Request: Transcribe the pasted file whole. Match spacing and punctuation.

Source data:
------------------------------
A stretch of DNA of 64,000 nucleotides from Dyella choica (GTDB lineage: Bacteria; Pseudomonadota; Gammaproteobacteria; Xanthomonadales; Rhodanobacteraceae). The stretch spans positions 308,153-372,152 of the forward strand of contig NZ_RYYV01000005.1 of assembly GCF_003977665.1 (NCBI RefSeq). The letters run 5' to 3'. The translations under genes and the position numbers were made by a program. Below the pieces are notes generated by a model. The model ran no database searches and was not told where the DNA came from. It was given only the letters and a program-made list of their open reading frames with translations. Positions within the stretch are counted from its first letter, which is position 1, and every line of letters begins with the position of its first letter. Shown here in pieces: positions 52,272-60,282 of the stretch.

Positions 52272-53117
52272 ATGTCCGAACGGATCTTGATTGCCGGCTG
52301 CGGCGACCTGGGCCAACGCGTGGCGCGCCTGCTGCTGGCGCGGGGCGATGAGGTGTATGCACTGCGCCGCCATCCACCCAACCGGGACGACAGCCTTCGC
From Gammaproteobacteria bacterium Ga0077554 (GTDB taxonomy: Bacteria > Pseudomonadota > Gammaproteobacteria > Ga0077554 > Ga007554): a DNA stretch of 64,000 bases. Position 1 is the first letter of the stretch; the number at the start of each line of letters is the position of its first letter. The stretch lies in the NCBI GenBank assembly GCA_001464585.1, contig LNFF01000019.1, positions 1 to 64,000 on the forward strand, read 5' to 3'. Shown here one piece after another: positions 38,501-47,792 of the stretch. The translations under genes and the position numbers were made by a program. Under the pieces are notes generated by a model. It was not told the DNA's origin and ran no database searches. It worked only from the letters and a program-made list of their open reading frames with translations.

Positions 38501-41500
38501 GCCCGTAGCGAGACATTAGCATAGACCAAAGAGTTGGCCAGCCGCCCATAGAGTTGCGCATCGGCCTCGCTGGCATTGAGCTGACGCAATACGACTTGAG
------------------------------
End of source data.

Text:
A stretch of DNA of 64,000 nucleotides from Dyella choica (GTDB lineage: Bacteria; Pseudomonadota; Gammaproteobacteria; Xanthomonadales; Rhodanobacteraceae). The stretch spans positions 308,153-372,152 of the forward strand of contig NZ_RYYV01000005.1 of assembly GCF_003977665.1 (NCBI RefSeq). The letters run 5' to 3'. The translations under genes and the position numbers were made by a program. Below the pieces are notes generated by a model. The model ran no database searches and was not told where the DNA came from. It was given only the letters and a program-made list of their open reading frames with translations. Positions within the stretch are counted from its first letter, which is position 1, and every line of letters begins with the position of its first letter. Shown here in pieces: positions 52,272-60,282 of the stretch.

Positions 52272-53117
52272 ATGTCCGAACGGATCTTGATTGCCGGCTG
52301 CGGCGACCTGGGCCAACGCGTGGCGCGCCTGCTGCTGGCGCGGGGCGATGAGGTGTATGCACTGCGCCGCCATCCACCCAACCGGGACGACAGCCTTCGC
From Gammaproteobacteria bacterium Ga0077554 (GTDB taxonomy: Bacteria > Pseudomonadota > Gammaproteobacteria > Ga0077554 > Ga007554): a DNA stretch of 64,000 bases. Position 1 is the first letter of the stretch; the number at the start of each line of letters is the position of its first letter. The stretch lies in the NCBI GenBank assembly GCA_001464585.1, contig LNFF01000019.1, positions 1 to 64,000 on the forward strand, read 5' to 3'. Shown here one piece after another: positions 38,501-47,792 of the stretch. The translations under genes and the position numbers were made by a program. Under the pieces are notes generated by a model. It was not told the DNA's origin and ran no database searches. It worked only from the letters and a program-made list of their open reading frames with translations.

Positions 38501-41500
38501 GCCCGTAGCGAGACATTAGCATAGACCAAAGAGTTGGCCAGCCGCCCATAGAGTTGCGCATCGGCCTCGCTGGCATTGAGCTGACGCAATACGACTTGAG